Two Democratic lawmakers introduced a bill last week that would allow nursing home and assisted living facility residents to put video recording devices in their rooms.
“There are approximately 16,000 cases of Elder Abuse reported every year in Ohio,” said Rep. Juanita Brent (D-Cleveland). “Personally, I find this number staggering! It is about time someone stood up and fought for eldercare. We need to hold those who take care of our loved ones accountable for their actions.”
Sen Nickie J. Antonio (D-Lakewood), who also proposed this bill with Brent, said this piece of legislation was brought to her attention by a constituent who discovered via a hidden video camera that his mother was being abused in a nursing home.
“Having an aging parent in a nursing home is already a stressful experience, but this bill could help ease some of those concerns,” she said.
The Ohio Health Care Association, who represents over 1000 assisted living communities told WBNS that it doesn’t oppose this proposed law, but does have privacy concerns.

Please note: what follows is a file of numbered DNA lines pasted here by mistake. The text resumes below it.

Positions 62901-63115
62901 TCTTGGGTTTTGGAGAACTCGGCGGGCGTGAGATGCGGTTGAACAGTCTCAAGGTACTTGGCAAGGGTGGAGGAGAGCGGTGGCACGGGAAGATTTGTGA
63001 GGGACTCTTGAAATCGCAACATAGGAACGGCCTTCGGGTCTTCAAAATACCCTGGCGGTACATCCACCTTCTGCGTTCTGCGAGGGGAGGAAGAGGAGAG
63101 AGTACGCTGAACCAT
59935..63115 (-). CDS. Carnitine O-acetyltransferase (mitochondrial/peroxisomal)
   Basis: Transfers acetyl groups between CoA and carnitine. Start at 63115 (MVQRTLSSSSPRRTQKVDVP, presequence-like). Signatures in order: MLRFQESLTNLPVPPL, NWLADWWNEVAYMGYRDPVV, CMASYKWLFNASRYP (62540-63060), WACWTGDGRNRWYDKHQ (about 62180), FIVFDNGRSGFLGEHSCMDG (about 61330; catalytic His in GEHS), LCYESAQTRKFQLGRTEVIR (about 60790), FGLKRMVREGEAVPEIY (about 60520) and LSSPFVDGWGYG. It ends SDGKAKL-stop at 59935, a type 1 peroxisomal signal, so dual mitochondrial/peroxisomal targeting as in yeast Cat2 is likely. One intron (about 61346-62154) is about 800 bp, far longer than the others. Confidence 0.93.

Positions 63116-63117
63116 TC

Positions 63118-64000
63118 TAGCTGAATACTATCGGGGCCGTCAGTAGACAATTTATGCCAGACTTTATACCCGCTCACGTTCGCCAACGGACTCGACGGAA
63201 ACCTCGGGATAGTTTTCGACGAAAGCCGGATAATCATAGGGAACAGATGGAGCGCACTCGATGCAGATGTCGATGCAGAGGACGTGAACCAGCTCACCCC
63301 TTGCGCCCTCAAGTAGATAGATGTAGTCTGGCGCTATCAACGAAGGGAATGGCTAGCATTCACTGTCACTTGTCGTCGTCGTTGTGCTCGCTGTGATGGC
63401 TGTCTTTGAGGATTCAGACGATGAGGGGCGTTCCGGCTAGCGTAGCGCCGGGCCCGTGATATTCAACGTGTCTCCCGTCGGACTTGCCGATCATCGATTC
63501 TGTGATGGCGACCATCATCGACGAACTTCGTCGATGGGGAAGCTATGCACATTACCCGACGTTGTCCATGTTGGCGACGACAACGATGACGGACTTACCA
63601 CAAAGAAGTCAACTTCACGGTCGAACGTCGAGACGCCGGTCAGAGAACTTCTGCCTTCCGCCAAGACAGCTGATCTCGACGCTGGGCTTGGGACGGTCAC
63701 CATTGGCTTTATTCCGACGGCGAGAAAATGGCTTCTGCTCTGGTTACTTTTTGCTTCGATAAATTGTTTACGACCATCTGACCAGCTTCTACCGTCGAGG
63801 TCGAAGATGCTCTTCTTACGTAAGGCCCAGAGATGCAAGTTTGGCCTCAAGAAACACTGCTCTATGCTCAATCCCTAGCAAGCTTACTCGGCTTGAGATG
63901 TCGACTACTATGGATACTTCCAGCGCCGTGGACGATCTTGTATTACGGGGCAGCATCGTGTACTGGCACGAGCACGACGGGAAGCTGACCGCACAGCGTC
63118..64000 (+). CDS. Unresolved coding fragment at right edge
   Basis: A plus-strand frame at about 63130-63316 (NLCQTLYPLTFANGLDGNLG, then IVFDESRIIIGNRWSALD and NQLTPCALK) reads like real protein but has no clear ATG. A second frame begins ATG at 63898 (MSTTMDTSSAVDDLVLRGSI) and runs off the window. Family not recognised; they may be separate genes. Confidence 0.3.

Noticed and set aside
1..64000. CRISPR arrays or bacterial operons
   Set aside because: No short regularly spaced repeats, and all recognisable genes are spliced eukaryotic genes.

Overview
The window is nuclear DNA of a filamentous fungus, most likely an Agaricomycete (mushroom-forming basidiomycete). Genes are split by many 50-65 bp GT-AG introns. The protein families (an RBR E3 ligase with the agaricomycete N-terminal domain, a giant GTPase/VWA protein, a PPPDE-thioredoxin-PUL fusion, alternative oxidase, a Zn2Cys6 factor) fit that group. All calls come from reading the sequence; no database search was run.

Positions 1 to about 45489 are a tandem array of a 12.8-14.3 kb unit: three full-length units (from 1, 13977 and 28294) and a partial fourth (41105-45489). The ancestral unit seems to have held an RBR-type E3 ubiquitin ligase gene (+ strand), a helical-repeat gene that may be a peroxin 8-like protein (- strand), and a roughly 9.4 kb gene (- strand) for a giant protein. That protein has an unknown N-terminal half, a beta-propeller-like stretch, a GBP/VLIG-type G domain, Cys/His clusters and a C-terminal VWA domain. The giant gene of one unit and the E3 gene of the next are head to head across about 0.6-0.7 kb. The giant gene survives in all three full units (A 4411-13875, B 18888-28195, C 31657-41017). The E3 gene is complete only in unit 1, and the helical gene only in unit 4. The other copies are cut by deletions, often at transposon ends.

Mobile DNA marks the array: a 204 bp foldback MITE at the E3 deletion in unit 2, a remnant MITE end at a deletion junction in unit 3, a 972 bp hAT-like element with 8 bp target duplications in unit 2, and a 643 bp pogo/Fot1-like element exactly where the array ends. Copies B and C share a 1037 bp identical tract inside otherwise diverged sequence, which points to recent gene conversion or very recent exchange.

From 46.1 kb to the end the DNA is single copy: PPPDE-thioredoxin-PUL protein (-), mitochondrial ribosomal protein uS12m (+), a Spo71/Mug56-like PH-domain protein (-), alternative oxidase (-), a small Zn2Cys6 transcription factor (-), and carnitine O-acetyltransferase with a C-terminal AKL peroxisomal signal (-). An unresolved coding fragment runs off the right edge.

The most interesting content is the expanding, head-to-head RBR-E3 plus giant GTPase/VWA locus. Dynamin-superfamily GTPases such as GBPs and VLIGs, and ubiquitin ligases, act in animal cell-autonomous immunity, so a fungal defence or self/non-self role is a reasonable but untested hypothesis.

“Such as the rights of patients — both the patient being surveilled and other patients — to their personal privacy and dignity. We at the Ohio Health Care Association stand willing to work with interested legislators to ensure that any legislation in this area protect all of the interests and rights that would be affected,” says Spokesperson Pete Van Runkle.
Under current law, video recording devices can be set up in a patient’s room only if it’s approved by the facility, WBNS reports.
Although the reported number of people who experience elderly abuse in the Buckeye state is 16,000; it could be much higher. The National Institute of Health says that 1 out of 14 elderly abuse incidents is reported to law enforcement.
Last year, Ohio law expanded the number of people that must report suspicions of elderly abuse. In 2018, the number of reported incidents was 14,597; however, this year reported incidents have gone up to 29,824, according to WSLS.
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